Legends In Their Own Lunchtime

I was chatting with a friend and colleague yesterday.  He was telling me about some people who had made a series of not-so-good decisions.  These people justified their own decisions and did not seem to be open to the idea that they could somehow be wrong or misguided even though the case for their lack of wisdom is pretty solid.  In his description of their character he used the phrase which is the title of this post.  He described them as:

“Legends In Their Own Lunchtime.”

This morning I was having a little look at the news and ran across this article on the FoxNews website.  Consider this quote:

A new analysis of the American Freshman Survey, which has accumulated data for the past 47 years from 9 million young adults, reveals that college students are more likely than ever to call themselves gifted and driven to succeed, even though their test scores and time spent studying are decreasing.

A gifted person who refuses to put effort into their work is simply wasting talent.

The writer goes on to say a number of more damning things which I find interesting for their clarity and probably truthfulness.  Here you go:

On Facebook, young people can fool themselves into thinking they have hundreds or thousands of “friends.” They can delete unflattering comments. They can block anyone who disagrees with them or pokes holes in their inflated self-esteem. They can choose to show the world only flattering, sexy or funny photographs of themselves (dozens of albums full, by the way), “speak” in pithy short posts and publicly connect to movie stars and professional athletes and musicians they “like.”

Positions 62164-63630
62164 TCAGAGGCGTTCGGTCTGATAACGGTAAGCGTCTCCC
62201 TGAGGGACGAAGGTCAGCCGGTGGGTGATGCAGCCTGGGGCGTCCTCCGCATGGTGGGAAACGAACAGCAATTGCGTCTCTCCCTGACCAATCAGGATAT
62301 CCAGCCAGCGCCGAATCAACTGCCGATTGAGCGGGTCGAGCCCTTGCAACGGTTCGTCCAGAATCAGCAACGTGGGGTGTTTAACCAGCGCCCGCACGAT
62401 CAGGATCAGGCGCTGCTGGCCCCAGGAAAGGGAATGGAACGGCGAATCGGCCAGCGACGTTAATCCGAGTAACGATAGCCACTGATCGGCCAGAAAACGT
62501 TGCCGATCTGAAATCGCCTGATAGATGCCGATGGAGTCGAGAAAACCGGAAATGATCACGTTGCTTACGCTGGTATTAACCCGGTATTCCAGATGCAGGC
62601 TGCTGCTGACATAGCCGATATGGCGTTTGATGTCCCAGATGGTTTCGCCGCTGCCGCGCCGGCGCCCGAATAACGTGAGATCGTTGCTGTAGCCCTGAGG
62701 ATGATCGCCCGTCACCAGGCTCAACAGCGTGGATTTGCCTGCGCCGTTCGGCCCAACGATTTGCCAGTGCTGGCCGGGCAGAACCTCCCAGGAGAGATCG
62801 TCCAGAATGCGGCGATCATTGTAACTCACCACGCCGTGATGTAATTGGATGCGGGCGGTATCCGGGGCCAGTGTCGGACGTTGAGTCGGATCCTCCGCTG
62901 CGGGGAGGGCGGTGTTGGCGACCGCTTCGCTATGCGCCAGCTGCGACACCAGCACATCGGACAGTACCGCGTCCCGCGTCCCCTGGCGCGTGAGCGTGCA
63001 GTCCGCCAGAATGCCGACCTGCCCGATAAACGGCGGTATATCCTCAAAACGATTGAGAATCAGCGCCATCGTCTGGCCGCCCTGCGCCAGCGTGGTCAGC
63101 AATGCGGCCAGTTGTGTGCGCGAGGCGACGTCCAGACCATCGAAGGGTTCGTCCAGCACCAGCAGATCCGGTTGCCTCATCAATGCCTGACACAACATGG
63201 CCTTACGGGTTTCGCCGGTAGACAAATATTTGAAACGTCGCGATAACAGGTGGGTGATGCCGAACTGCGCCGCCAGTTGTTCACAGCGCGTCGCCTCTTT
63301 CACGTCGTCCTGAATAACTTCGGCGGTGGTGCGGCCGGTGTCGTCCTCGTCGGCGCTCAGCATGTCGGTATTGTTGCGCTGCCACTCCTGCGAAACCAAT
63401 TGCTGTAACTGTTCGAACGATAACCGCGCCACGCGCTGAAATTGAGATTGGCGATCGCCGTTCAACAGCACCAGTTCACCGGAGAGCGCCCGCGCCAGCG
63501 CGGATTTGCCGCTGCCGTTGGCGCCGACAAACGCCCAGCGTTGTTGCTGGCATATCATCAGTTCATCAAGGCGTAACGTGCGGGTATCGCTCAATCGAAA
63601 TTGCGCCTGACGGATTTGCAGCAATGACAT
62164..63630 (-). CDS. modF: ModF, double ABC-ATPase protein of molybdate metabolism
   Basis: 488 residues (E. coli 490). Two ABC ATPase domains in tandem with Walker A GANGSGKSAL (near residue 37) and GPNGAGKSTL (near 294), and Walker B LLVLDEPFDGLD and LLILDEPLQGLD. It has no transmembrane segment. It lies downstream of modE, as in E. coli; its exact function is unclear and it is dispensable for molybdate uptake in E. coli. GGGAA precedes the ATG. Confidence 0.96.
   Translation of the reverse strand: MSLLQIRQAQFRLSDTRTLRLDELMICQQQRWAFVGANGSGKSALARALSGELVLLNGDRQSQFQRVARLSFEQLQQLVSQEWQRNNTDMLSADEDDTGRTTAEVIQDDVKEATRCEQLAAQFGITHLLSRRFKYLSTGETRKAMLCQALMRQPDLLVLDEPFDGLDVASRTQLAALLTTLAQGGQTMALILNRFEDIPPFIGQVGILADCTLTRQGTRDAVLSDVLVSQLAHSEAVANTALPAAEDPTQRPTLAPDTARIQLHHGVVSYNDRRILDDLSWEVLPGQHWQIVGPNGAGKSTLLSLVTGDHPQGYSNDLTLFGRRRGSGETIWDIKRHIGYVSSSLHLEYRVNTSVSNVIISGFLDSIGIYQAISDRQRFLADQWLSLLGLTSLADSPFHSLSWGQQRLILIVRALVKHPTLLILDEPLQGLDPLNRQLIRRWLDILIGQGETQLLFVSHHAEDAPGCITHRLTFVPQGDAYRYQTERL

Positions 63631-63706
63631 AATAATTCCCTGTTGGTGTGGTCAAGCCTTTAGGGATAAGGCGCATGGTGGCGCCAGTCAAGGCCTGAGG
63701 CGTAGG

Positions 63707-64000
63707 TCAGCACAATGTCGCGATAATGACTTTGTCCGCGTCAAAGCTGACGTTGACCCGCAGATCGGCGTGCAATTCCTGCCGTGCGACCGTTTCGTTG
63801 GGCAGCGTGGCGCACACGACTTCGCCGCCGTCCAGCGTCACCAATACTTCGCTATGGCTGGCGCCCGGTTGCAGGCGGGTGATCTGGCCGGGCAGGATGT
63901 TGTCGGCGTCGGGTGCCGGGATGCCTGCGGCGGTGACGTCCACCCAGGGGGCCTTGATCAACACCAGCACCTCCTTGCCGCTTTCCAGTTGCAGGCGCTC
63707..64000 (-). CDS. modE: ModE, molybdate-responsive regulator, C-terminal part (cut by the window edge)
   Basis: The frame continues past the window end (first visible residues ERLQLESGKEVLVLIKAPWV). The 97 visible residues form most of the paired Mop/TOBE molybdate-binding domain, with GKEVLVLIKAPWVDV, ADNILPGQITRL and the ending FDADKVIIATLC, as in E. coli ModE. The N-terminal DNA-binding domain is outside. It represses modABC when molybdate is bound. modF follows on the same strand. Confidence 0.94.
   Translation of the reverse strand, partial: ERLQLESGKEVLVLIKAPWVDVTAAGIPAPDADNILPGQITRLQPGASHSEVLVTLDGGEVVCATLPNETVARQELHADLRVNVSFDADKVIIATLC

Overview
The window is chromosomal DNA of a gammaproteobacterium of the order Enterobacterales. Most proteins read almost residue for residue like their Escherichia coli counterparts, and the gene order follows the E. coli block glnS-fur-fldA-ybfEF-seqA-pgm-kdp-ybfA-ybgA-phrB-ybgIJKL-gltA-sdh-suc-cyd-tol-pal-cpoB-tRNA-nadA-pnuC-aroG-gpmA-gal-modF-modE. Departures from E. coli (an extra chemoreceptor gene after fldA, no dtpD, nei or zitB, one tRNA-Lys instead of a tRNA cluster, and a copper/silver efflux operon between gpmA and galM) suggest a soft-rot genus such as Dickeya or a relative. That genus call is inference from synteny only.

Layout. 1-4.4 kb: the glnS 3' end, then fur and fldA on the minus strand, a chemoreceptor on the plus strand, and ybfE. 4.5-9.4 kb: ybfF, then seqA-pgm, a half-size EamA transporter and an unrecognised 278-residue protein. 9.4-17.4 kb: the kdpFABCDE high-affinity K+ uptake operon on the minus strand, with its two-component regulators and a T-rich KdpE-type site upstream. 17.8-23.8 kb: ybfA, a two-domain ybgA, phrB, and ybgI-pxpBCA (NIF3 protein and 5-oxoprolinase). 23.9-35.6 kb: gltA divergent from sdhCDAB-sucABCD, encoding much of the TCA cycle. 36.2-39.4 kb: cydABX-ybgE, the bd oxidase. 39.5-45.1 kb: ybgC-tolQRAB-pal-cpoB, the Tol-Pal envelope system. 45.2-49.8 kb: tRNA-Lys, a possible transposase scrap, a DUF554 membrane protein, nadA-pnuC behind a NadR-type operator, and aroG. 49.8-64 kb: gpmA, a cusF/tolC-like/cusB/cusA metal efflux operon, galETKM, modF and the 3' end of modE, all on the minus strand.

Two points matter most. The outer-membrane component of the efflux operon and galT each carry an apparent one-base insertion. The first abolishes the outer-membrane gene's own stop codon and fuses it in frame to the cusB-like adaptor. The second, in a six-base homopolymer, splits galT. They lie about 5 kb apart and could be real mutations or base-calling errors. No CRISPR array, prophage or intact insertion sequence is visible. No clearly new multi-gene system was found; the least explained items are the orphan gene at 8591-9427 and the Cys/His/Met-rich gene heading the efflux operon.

Using Twitter, young people can pretend they are worth “following,” as though they have real-life fans, when all that is really happening is the mutual fanning of false love and false fame.

Using computer games, our sons and daughters can pretend they are Olympians, Formula 1 drivers, rock stars or sharpshooters.  And while they can turn off their Wii and Xbox machines and remember they are really in dens and playrooms on side streets and in triple deckers around America, that is after their hearts have raced and heads have swelled with false pride for “being” something they are not.

On MTV and other networks, young people can see lives just like theirs portrayed on reality TV shows fueled by such incredible self-involvement and self-love that any of the “real-life” characters should really be in psychotherapy to have any chance at anything like a normal life.

These are the psychological drugs of the 21st Century and they are getting our sons and daughters very sick, indeed.

Of course, as Christians, we get to see all of this.  Jesus Christ was no narcissist and instead He demonstrated – very visibly – real and genuine humility.  How can we resist the siren call of our proud culture and develop His kind of humility in our own lives?

A classic text in the Bible relating to humility is Philippians 2:5-11.  Here are the first couple of verses: